The standard glass DC tube has a service life of 1,000 hours, and the component is typically covered under the manufacturer's warranty for 1 year. Depending on how frequently a laser is in operation, this part will require replacement after 8 months – 1.5 years. In comparison, a metal or ceramic RF tube maintains its for 5 – 6 years. If there is a drop in performance, it can usually be refilled with the CO2 gas mixture. This can extend the service life of the part by another 4 years.
Laser systems in Trotec's Speedy series are equipped with 100% ceramic tubes developed with CeramiCore® technology.* With regards to warranty, Trotec offers standard 2-year warranty on the entire laser unit. With a TroCare Protection Plan, users can receive coverage for up to 10 years.
*Models in the Speedy series with a maximum power level exceeding 30 W.
A laser's belt lays a key role in moving a laser's gantry. Production-grade systems usually incorporate steel-reinforced belts, which are resistant to stretching. Plastic belts, on the other hand, are commonly found in low-end lasers. These belts need periodic lubrication to function properly, and they often require frequent replacement.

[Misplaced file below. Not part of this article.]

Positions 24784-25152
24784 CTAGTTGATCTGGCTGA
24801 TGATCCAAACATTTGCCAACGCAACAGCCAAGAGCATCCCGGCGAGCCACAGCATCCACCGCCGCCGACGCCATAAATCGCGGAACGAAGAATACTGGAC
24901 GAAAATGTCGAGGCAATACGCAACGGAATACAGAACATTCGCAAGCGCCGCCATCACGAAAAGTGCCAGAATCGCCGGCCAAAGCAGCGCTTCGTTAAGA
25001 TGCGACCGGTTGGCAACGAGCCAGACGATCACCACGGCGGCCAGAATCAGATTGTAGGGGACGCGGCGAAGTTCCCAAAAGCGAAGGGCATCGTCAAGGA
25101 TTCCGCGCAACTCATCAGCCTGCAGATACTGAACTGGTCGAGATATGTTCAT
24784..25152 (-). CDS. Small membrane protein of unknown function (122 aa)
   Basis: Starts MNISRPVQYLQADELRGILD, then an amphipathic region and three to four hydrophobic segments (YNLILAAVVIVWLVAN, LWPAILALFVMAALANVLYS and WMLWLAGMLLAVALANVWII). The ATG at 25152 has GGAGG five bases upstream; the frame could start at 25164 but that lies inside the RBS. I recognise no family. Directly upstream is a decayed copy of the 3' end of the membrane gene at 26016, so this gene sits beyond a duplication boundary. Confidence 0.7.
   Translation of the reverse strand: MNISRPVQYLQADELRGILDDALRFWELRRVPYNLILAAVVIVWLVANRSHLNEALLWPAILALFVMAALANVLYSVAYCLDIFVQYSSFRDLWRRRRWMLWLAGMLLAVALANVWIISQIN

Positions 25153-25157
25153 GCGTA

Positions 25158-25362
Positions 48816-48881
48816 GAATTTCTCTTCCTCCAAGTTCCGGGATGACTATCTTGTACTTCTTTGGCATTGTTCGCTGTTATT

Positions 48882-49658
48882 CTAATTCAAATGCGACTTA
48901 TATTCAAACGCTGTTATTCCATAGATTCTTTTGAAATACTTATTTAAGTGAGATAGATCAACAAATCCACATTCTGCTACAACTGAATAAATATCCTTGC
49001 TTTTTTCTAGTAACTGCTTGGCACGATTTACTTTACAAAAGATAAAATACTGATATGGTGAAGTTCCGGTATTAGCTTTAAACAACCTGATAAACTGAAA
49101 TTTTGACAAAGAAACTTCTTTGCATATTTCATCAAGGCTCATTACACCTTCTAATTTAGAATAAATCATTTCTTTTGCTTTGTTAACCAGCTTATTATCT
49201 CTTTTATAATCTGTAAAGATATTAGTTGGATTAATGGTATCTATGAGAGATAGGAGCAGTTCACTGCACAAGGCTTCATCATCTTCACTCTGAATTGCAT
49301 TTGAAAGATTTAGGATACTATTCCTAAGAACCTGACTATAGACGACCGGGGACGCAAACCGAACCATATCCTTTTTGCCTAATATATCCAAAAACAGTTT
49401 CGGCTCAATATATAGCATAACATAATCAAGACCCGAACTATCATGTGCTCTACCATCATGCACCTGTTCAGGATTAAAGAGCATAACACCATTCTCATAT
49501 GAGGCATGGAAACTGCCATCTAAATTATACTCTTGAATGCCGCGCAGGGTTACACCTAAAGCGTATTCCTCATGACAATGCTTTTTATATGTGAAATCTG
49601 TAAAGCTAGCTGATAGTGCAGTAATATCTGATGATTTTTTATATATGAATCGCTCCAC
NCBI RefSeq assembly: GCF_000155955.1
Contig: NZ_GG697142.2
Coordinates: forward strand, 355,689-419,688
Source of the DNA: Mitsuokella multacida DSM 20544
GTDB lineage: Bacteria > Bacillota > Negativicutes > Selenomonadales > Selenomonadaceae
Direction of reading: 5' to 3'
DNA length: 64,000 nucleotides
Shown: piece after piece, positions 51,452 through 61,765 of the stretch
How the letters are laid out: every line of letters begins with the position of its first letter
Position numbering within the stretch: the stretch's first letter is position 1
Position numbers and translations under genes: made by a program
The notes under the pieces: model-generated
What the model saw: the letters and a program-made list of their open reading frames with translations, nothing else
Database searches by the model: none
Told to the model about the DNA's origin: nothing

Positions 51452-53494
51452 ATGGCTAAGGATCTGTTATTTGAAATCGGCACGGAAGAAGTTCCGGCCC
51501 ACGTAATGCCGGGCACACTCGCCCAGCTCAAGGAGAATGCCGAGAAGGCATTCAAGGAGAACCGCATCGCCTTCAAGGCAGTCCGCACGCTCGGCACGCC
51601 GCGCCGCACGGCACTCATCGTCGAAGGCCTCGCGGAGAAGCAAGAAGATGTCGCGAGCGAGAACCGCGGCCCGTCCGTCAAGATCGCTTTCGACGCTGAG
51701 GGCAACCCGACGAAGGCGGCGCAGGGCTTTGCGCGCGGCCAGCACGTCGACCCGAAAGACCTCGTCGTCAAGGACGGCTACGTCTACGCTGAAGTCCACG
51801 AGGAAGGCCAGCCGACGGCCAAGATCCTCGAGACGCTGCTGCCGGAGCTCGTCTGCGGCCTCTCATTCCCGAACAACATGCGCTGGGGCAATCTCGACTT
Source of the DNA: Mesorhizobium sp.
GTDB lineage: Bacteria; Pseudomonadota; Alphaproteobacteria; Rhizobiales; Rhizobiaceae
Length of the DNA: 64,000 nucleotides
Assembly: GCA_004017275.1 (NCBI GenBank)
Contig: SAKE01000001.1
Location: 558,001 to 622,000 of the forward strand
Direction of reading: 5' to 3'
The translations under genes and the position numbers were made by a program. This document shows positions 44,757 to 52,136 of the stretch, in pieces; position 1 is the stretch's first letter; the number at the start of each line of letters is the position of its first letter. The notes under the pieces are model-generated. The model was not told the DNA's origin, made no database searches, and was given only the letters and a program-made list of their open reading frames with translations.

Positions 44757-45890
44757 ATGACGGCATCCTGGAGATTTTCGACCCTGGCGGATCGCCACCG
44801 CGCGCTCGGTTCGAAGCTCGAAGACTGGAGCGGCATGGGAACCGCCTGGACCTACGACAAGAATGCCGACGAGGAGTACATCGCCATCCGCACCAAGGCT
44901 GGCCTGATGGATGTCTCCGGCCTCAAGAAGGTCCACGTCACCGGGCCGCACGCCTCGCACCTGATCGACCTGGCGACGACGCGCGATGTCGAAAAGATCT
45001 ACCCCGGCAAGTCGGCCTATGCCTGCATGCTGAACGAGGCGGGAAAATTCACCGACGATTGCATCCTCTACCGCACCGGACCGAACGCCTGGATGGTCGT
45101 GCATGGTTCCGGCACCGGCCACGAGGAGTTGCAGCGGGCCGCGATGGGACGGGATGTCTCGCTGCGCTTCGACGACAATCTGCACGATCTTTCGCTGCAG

On the whole, production grade-belts require minimal maintenance. Trotec's InPack Technology™ keeps the belt and other components well protected from dust and debris, even under extensive usage.
Heat is produced when energy is building up inside of a laser tube, which can damage both the tube and machine if it is not released. At lower wattages (i.e., ≤ 120 W ), production-grade systems usually incorporate fans that are automatically activated when the laser turned on. Low-end laser tubes are typically cooled using a tank filled with a special coolant. Users must periodically replace the coolant, and frequently monitor its level.
CO2 lasers, regardless of grade, produce substantial amounts of heat at high wattages (i.e., ≥ 200 watts). In this case, most machines require a tank and coolant to maintain a safe tube temperature.